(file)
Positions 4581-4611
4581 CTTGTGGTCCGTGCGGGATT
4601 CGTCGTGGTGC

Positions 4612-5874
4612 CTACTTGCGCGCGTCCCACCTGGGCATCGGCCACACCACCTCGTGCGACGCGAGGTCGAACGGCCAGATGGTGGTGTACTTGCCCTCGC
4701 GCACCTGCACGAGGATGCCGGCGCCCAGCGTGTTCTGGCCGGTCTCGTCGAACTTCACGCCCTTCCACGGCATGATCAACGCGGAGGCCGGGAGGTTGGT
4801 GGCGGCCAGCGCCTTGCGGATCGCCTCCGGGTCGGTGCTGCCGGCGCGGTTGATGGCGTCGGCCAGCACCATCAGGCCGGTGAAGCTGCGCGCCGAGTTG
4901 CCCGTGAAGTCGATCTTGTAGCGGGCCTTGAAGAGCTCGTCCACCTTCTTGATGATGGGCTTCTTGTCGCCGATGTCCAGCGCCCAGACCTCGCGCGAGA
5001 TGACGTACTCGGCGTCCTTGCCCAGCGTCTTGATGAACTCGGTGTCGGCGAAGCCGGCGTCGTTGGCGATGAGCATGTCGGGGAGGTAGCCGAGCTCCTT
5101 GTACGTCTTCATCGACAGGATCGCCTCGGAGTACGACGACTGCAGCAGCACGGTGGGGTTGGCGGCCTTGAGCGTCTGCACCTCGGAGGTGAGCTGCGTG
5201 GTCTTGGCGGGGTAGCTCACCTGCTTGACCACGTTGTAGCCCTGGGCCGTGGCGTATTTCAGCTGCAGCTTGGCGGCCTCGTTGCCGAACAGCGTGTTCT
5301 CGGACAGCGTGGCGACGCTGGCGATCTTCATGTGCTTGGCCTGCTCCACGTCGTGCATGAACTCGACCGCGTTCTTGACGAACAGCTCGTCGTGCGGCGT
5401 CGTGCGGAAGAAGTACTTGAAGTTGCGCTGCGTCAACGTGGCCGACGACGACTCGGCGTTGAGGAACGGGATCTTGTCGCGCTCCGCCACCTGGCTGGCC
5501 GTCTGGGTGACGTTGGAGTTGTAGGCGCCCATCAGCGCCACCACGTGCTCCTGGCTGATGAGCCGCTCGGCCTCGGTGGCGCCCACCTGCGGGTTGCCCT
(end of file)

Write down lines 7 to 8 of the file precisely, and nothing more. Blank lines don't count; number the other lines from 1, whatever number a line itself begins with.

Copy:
4801 GGCGGCCAGCGCCTTGCGGATCGCCTCCGGGTCGGTGCTGCCGGCGCGGTTGATGGCGTCGGCCAGCACCATCAGGCCGGTGAAGCTGCGCGCCGAGTTG
4901 CCCGTGAAGTCGATCTTGTAGCGGGCCTTGAAGAGCTCGTCCACCTTCTTGATGATGGGCTTCTTGTCGCCGATGTCCAGCGCCCAGACCTCGCGCGAGA